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Oncogene. 2010 Feb 11;29(6):831-44. doi: 10.1038/onc.2009.399. Epub 2009 Nov 23.

Transcriptome profiling of a TGF-beta-induced epithelial-to-mesenchymal transition reveals extracellular clusterin as a target for therapeutic antibodies.

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Receptor, Signaling and Proteomics Group, Biotechnology Research Institute, National Research Council of Canada, Montréal, Quebec, Canada.


Transforming growth factor (TGF)-beta plays a dual role in tumorigenesis, switching from acting as a growth inhibitory tumor suppressor early in the process, to a tumor promoter in late-stage disease. Since TGF-beta's prometastatic role may be linked to its ability to induce tumor cell epithelial-to-mesenchymal transition (EMT), we explored TGF-beta's EMT-promoting pathways by analysing the transcriptome changes occurring in BRI-JM01 mammary tumor epithelial cells undergoing a TGF-beta-induced EMT. We found the clusterin gene to be the most highly upregulated throughout most of the TGF-beta time course, and showed that this results in an increase of the secreted form of clusterin. By monitoring several hallmark features of EMT, we demonstrated that antibodies targeting secreted clusterin inhibit the TGF-beta-induced EMT of BRI-JM01 cells, as well as the invasive phenotype of several other breast and prostate tumor cell lines (4T1, NMuMG, MDA-MB231LM2 and PC3), without affecting the proliferation of these cells. These results indicate that secreted clusterin is a functionally important EMT mediator that lies downstream within TGF-beta's EMT-promoting transcriptional cascade, but not within its growth-inhibitory pathways. To further investigate the role played by secreted clusterin in tumor metastasis, we assessed the effect of several anti-clusterin monoclonal antibodies in vivo using a 4T1 syngeneic mouse breast cancer model and found that these antibodies significantly reduce lung metastasis. Taken together, our results reveal a role for secreted clusterin as an important extracellular promoter of EMT, and suggest that antibodies targeting clusterin may inhibit tumor metastasis without reducing the beneficial growth inhibitory effects of TGF-beta.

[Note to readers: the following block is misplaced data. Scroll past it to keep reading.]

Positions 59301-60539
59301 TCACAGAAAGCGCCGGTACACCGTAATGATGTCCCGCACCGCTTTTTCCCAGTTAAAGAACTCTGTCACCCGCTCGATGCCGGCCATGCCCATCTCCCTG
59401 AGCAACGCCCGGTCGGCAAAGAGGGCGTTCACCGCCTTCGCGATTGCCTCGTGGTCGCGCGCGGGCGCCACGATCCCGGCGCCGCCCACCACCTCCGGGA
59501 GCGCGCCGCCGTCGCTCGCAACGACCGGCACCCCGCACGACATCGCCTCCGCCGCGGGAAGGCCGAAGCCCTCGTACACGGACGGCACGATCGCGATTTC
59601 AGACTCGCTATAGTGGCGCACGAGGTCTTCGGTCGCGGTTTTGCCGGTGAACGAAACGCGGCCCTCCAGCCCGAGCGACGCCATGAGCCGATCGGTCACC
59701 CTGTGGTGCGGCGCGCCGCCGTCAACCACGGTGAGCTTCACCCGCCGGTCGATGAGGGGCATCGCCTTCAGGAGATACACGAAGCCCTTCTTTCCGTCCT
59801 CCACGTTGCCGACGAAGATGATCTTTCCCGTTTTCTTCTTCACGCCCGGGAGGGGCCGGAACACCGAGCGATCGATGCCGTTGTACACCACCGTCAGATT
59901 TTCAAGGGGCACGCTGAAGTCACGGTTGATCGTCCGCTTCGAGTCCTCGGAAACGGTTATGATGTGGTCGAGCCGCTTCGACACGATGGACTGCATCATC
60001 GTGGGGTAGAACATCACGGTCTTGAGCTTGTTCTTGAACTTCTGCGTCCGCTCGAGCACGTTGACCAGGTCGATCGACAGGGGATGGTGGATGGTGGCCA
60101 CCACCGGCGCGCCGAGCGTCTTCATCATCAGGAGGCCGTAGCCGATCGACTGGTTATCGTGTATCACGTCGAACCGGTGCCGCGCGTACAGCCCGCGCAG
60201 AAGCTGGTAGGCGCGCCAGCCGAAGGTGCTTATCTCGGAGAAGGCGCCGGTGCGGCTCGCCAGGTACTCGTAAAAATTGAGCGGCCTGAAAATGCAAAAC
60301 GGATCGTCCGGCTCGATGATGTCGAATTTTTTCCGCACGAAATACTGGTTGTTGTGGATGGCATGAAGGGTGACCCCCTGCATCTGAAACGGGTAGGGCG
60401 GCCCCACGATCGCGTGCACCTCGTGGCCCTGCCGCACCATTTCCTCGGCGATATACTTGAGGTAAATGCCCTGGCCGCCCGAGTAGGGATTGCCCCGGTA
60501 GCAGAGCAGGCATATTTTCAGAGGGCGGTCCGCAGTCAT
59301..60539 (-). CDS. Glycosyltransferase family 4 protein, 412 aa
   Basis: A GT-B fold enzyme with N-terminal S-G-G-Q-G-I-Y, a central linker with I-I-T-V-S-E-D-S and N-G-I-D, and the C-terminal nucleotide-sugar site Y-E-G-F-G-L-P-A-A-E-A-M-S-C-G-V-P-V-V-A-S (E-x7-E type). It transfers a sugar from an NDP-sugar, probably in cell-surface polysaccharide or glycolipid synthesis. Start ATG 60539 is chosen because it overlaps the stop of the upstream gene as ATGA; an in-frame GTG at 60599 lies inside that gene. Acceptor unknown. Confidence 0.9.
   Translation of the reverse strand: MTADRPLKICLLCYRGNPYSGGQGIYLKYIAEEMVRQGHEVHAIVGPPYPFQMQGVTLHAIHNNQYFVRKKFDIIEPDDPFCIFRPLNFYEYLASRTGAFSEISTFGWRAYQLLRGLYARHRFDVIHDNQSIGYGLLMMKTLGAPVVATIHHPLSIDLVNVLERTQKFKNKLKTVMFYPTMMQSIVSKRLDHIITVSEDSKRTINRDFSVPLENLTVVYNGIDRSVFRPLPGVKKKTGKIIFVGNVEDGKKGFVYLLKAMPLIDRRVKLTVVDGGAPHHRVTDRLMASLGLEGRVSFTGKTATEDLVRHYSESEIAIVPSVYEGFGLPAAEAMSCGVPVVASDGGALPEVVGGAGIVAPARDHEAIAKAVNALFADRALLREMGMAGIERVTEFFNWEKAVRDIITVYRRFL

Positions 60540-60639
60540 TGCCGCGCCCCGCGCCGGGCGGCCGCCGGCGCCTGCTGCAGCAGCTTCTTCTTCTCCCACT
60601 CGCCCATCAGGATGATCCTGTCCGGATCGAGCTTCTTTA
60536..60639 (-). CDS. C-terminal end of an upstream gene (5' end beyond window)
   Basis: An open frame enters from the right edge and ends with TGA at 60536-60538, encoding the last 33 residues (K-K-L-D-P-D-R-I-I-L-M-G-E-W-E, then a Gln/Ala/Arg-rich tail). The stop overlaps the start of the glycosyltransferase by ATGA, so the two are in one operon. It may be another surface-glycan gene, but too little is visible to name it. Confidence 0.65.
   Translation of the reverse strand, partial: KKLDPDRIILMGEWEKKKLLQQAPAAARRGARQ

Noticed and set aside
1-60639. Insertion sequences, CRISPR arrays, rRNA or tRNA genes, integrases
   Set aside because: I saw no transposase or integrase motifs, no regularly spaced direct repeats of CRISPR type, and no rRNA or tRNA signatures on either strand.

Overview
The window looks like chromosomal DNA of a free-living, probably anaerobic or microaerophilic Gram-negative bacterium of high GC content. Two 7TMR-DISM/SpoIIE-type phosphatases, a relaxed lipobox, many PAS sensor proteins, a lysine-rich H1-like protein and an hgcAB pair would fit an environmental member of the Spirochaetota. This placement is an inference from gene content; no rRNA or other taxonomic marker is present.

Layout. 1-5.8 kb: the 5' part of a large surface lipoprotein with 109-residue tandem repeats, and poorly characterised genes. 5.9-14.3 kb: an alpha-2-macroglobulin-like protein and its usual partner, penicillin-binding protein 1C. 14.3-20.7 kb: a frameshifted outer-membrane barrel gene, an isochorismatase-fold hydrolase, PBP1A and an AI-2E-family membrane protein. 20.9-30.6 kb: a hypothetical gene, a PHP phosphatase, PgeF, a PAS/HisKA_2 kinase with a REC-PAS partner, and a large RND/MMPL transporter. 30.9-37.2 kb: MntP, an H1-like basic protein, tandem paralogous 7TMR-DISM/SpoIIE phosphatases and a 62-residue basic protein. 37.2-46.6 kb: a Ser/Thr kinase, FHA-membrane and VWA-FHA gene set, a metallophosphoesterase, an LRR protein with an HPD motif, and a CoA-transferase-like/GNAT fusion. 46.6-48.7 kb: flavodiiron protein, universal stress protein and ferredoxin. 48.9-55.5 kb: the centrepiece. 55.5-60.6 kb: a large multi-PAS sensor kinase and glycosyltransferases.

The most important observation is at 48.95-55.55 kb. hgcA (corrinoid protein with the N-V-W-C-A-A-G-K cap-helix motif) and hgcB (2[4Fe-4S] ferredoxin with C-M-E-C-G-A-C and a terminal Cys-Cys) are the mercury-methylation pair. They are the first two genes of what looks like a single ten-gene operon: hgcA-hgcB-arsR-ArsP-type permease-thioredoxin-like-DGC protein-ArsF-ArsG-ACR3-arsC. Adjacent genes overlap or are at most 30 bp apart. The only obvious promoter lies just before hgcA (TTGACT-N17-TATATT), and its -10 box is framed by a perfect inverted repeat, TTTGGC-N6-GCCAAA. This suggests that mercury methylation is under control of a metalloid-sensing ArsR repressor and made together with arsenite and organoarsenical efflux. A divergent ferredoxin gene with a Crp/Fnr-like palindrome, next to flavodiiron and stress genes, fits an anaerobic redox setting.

[Indexed for MEDLINE]

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